The government is seeking to increase the 2009 budget for the Ministry of Defense to $500 million, nearly 70 percent more than the year before, a finance lawmaker confirmed Monday.
The increase in defense spending, which the government had sought to reduce in recent years, comes as a sometimes violent military standoff with Thailand continues.
The standoff has made national defense a top priority for the government, said Cheam Yiep, head of the National Assembly's finance committee, and a member of the Cambodian People's Party.
The armed forces need a proper military base, improved wages and health care, better uniforms and better training, he said.
The money for the extra spending would come from a budgetary reserve, Cheam Yiep said.
However, opposition Sam Rainsy Party lawmaker Son Chhay said Monday the reserve budget should not be depleted for improving the military. The reserve budget was designed for emergencies such as natural disasters, he said.
"I don't agree with the use of the reserve budget for national defense," he said.
The increased budget for the military will hurt Cambodia's growing economy, he said, citing the US's war with Iraq as an example.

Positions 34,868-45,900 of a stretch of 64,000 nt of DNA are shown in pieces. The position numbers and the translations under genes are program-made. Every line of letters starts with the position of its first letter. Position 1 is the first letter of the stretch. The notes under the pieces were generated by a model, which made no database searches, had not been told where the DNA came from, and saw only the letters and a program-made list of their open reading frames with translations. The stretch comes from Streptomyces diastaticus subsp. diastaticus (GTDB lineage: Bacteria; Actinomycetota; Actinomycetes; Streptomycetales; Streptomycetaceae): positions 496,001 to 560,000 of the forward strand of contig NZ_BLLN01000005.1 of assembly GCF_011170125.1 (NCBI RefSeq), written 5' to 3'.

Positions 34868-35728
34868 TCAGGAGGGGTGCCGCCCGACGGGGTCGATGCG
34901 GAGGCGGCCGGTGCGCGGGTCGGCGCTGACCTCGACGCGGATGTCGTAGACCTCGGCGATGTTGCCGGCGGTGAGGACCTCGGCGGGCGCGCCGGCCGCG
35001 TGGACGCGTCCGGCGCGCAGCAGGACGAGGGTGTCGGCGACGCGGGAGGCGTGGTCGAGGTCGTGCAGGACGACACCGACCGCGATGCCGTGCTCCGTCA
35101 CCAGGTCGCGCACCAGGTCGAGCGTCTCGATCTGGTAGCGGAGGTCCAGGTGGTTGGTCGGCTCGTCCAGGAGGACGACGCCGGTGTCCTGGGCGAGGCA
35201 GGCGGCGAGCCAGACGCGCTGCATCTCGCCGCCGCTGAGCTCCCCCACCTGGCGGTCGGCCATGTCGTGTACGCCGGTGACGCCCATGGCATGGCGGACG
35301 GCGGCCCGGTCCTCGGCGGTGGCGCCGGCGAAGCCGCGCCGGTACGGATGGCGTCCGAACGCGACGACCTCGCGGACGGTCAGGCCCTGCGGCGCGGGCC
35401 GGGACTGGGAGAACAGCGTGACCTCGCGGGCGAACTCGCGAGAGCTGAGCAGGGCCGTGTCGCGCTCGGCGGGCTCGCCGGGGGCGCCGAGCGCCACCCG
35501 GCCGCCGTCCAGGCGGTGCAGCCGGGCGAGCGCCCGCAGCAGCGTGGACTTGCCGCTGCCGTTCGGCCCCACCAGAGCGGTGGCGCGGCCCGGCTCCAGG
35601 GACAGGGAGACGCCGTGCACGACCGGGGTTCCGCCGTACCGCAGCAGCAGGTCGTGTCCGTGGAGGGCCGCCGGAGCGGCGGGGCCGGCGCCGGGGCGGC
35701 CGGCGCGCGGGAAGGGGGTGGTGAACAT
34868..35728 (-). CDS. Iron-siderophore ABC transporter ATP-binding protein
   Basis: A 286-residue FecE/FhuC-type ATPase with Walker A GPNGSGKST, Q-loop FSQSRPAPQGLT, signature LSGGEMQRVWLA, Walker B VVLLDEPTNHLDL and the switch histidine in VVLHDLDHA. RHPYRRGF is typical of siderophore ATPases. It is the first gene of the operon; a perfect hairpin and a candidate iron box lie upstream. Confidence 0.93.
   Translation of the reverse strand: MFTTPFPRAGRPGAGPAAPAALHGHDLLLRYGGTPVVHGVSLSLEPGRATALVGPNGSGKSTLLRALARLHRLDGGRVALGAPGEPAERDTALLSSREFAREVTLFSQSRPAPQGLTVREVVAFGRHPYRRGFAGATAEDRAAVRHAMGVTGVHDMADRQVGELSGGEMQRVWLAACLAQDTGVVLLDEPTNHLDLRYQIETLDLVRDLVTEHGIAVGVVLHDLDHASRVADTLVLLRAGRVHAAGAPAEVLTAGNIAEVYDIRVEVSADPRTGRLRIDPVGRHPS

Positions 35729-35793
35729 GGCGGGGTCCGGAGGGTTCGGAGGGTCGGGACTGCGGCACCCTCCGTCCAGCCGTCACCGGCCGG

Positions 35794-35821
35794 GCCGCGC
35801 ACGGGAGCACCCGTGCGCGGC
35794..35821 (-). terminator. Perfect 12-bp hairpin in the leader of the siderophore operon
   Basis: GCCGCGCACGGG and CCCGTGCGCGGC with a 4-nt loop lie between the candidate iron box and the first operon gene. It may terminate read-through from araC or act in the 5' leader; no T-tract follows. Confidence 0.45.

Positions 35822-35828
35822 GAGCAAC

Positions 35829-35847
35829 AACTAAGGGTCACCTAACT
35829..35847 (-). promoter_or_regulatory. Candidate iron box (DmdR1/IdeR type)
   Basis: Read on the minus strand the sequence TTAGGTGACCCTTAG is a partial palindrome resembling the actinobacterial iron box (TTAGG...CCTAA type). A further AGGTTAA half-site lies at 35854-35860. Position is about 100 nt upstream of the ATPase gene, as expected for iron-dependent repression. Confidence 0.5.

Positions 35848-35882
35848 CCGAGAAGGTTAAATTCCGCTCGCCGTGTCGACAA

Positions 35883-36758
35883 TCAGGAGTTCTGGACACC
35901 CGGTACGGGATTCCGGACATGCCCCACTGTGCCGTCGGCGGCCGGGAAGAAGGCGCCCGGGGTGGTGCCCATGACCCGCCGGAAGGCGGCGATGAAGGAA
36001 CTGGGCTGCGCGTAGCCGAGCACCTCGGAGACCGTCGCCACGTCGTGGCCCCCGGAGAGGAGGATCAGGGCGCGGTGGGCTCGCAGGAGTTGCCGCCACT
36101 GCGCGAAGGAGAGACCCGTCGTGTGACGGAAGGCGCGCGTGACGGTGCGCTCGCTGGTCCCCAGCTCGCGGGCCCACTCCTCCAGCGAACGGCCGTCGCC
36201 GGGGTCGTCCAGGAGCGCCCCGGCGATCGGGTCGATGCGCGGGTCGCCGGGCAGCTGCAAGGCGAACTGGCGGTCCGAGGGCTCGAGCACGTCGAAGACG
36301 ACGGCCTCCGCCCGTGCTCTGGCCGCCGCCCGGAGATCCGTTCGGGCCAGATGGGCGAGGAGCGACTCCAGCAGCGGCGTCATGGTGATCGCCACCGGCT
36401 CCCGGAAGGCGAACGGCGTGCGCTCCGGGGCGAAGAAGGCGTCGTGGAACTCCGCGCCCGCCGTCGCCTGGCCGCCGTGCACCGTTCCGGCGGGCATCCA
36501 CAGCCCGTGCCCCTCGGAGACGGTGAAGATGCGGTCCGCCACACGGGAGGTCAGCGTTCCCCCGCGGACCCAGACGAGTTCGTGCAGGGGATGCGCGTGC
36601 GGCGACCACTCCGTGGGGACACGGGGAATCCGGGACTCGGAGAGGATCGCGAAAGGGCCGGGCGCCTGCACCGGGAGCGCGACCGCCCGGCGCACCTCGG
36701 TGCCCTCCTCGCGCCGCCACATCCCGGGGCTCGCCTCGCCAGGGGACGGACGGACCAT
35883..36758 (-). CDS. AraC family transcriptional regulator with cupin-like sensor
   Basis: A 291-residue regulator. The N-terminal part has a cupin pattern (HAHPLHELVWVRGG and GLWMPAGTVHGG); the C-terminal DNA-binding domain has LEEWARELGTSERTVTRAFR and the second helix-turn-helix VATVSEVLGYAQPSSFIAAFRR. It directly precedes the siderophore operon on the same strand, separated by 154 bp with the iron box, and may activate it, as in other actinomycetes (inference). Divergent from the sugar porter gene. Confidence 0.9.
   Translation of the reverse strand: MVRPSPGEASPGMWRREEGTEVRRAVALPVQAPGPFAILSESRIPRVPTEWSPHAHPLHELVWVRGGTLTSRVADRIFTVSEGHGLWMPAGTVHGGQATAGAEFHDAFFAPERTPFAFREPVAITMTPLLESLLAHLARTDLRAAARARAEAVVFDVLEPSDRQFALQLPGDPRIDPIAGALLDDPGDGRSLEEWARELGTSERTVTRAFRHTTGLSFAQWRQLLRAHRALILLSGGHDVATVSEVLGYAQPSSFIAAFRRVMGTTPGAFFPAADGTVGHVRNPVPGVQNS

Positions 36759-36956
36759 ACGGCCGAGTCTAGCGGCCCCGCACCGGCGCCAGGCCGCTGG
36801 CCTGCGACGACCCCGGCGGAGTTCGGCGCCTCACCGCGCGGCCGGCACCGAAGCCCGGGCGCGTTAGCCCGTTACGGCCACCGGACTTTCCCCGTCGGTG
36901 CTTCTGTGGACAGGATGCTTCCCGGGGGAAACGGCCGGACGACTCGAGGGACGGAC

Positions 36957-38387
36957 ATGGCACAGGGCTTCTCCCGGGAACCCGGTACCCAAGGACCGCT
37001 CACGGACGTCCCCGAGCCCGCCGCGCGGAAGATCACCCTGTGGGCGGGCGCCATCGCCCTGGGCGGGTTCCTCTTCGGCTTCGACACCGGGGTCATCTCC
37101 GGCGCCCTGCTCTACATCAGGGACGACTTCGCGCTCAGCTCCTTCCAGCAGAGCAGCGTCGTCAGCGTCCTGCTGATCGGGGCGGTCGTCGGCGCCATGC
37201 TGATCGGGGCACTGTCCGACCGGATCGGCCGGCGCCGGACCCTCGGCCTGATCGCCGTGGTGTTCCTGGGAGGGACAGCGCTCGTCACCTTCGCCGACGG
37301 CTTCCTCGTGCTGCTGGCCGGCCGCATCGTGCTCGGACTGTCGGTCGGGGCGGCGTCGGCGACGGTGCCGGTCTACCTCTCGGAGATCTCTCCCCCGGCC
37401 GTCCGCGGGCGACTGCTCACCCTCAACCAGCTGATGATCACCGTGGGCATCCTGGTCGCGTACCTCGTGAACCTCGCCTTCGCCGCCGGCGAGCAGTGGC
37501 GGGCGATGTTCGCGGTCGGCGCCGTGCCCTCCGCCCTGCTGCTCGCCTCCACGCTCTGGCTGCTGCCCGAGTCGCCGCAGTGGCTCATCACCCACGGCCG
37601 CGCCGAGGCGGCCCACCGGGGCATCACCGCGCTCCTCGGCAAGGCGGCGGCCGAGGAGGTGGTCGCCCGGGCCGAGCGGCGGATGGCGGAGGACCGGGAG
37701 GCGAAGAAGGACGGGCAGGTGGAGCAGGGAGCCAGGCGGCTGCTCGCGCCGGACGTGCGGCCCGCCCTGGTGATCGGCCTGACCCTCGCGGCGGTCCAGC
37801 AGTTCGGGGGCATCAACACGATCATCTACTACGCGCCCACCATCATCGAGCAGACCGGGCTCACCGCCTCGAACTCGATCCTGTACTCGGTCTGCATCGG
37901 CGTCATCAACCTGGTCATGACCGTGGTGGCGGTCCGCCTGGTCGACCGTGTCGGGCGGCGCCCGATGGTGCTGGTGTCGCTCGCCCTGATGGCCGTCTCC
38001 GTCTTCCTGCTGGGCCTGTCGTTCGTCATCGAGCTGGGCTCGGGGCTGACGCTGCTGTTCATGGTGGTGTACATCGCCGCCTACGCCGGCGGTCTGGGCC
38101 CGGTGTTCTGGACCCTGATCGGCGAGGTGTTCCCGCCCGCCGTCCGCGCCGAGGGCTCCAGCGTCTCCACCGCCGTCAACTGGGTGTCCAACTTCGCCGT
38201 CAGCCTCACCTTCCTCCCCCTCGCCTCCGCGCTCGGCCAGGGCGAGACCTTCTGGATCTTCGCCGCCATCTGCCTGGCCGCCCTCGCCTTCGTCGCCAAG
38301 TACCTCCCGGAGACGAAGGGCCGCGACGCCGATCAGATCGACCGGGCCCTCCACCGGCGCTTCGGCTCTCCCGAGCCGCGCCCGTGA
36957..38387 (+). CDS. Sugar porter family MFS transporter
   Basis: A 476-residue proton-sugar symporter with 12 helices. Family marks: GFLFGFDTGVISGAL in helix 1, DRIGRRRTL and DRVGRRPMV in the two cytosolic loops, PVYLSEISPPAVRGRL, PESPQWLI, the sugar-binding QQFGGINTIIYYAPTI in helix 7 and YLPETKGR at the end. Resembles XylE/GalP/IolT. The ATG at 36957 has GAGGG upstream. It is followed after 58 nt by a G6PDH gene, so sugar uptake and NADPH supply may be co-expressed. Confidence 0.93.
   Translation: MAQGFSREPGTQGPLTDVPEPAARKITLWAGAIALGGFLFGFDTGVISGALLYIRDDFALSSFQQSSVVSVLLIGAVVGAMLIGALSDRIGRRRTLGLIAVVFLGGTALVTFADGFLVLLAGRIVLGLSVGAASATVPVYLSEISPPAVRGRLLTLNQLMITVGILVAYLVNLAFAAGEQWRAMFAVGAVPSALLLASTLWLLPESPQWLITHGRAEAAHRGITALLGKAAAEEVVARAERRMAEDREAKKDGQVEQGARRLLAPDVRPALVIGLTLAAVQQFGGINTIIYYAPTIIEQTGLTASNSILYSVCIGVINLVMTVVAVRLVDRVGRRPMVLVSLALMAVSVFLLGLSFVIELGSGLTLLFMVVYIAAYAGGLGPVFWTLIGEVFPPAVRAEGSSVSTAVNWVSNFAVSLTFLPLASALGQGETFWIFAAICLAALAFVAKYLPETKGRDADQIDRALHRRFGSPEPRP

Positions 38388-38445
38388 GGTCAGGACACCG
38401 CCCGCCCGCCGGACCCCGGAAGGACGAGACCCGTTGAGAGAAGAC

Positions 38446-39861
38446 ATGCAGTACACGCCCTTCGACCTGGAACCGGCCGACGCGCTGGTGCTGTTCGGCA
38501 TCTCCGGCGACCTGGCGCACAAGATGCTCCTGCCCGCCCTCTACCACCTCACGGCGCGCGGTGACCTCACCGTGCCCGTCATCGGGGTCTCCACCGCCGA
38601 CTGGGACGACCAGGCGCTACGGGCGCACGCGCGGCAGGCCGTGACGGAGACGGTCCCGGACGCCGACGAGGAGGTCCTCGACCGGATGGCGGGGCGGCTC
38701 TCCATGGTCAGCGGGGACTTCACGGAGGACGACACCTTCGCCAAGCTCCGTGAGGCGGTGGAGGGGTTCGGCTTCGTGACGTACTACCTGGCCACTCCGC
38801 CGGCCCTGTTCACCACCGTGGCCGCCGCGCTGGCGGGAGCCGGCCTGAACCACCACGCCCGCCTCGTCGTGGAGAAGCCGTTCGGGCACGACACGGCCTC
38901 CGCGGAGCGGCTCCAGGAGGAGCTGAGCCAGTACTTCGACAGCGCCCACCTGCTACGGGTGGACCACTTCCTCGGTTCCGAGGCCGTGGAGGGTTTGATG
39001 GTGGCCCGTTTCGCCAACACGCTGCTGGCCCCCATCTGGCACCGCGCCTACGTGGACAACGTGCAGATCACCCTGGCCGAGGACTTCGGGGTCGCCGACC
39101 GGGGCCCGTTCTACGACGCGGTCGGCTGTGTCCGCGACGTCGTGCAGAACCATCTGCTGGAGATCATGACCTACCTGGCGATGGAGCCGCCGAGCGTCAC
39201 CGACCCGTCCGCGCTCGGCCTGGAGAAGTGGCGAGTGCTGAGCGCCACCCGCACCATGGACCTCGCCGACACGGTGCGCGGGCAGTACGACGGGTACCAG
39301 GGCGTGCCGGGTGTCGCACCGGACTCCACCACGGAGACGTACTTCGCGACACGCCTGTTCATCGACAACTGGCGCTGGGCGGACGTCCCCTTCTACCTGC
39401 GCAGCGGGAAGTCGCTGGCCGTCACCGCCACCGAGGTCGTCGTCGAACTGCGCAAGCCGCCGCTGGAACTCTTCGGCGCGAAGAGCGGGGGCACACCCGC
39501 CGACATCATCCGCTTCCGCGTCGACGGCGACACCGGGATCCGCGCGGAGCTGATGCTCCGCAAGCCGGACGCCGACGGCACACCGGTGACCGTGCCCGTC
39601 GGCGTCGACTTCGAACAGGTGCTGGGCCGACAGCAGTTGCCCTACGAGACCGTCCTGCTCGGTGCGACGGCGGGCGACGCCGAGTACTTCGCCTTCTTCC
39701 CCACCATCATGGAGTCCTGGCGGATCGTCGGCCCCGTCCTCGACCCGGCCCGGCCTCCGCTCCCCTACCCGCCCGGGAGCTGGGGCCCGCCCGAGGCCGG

is a small country, with 40 percent of its people living in poverty, "so
all of the annual budget should be taken care of and have proper evaluation
before we send it to the National Assembly," Son Chhay said.
Officials at the Ministry of Economy and Finance declined to comment on the budget, which was proposed by the Ministry of Defense and must be folded into the full 2009 budget for parliamentary approval.
Kong Chandararoth, an economist and director of the Economic Development Institute, said he agreed with the defense increase.
Cambodia's national defense is not at international standards, "so we should increase the national budget" for defense, he said.
Cambodia's total annual budget was increasing every year, so an increase in the defense budget would be proper, he said.
The budget increase comes as the border standoff continues, despite a round of border talks by military commanders in Siem Reap last week and vows by the countries' two prime ministers to prevent further bloodshed.
Cambodia has complained that during a brief round of fighting earlier this month Thai soldiers damaged a corner of Preah Vihear temple, where adjacent land on a disputed border is at the heart of the military buildup.
Thailand issued a statement Monday denying it had fired at the temple and claiming Thai soldiers in the Oct. 15 fighting had been fired on by rockets and mortars, as well as rifles.